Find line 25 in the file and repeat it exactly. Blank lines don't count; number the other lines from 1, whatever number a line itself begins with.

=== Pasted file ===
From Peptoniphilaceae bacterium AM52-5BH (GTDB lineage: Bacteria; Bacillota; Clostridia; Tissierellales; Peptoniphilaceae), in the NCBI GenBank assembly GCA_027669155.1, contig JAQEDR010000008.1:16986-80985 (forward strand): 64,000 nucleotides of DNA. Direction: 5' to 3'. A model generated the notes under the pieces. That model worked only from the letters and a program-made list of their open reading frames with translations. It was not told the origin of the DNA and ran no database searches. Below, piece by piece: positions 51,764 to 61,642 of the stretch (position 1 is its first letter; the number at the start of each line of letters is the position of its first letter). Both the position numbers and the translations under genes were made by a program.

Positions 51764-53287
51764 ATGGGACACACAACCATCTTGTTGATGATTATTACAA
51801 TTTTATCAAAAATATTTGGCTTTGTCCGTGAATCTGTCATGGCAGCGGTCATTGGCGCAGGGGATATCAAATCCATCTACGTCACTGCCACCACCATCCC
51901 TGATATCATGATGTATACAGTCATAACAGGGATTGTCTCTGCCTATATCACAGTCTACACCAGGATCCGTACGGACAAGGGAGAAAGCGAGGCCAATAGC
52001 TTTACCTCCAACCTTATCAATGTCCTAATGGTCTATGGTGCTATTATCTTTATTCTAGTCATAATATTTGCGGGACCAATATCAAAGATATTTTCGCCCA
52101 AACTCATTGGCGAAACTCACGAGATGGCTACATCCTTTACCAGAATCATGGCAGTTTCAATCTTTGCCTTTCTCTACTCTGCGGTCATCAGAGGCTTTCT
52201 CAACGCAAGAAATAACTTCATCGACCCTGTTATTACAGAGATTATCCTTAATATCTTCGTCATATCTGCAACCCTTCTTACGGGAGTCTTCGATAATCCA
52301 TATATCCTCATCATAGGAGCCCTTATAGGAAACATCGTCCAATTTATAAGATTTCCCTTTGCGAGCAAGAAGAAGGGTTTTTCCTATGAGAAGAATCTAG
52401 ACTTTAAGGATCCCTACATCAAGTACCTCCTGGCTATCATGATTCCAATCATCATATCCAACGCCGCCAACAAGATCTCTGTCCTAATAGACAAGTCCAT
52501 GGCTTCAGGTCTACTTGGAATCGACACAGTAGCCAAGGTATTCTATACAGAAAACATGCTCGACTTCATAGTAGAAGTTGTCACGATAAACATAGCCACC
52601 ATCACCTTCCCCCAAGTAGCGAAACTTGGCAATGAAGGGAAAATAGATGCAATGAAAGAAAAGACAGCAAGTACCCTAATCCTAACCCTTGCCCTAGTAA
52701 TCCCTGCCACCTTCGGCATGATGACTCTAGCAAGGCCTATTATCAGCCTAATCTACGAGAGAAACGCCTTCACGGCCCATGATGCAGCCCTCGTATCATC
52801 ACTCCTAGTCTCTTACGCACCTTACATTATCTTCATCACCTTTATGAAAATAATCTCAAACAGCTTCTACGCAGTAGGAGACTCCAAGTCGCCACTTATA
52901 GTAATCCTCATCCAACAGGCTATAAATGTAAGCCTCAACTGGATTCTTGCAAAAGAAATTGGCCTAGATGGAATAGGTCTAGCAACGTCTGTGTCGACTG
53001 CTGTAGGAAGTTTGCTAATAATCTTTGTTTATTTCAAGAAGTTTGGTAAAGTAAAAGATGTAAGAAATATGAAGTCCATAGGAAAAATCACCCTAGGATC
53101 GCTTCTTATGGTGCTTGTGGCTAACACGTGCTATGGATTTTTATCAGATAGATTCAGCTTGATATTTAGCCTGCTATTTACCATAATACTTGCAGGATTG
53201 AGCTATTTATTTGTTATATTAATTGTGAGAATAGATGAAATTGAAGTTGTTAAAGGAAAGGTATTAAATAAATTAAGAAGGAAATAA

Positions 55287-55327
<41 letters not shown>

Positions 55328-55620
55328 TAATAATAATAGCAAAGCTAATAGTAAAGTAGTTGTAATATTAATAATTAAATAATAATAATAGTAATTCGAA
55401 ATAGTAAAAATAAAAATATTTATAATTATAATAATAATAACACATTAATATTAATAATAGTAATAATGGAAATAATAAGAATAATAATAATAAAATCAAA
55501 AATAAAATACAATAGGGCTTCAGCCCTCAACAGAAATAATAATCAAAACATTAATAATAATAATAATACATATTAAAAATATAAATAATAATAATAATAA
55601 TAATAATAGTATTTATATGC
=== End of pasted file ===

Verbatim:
55601 TAATAATAGTATTTATATGC